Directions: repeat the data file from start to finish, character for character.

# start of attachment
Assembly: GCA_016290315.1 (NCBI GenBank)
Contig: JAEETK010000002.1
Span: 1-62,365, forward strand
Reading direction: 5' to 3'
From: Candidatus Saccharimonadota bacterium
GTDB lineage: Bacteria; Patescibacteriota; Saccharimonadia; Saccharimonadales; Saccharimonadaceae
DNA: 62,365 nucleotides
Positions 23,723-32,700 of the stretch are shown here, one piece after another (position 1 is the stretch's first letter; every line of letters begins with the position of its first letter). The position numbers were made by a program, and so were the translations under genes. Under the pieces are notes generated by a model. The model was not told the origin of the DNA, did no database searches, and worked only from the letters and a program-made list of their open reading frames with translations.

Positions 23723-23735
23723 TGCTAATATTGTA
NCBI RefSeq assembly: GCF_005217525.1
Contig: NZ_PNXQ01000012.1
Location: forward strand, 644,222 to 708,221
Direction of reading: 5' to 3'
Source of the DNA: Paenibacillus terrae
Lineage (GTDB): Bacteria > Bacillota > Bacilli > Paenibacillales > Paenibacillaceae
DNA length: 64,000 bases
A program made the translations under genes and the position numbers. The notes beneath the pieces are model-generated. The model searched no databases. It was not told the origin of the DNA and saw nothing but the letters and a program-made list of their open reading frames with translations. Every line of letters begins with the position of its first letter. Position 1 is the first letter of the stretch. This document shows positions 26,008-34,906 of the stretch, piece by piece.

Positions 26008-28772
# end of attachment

Assembly: GCA_016290315.1 (NCBI GenBank)
Contig: JAEETK010000002.1
Span: 1-62,365, forward strand
Reading direction: 5' to 3'
From: Candidatus Saccharimonadota bacterium
GTDB lineage: Bacteria; Patescibacteriota; Saccharimonadia; Saccharimonadales; Saccharimonadaceae
DNA: 62,365 nucleotides
Positions 23,723-32,700 of the stretch are shown here, one piece after another (position 1 is the stretch's first letter; every line of letters begins with the position of its first letter). The position numbers were made by a program, and so were the translations under genes. Under the pieces are notes generated by a model. The model was not told the origin of the DNA, did no database searches, and worked only from the letters and a program-made list of their open reading frames with translations.

Positions 23723-23735
23723 TGCTAATATTGTA
NCBI RefSeq assembly: GCF_005217525.1
Contig: NZ_PNXQ01000012.1
Location: forward strand, 644,222 to 708,221
Direction of reading: 5' to 3'
Source of the DNA: Paenibacillus terrae
Lineage (GTDB): Bacteria > Bacillota > Bacilli > Paenibacillales > Paenibacillaceae
DNA length: 64,000 bases
A program made the translations under genes and the position numbers. The notes beneath the pieces are model-generated. The model searched no databases. It was not told the origin of the DNA and saw nothing but the letters and a program-made list of their open reading frames with translations. Every line of letters begins with the position of its first letter. Position 1 is the first letter of the stretch. This document shows positions 26,008-34,906 of the stretch, piece by piece.

Positions 26008-28772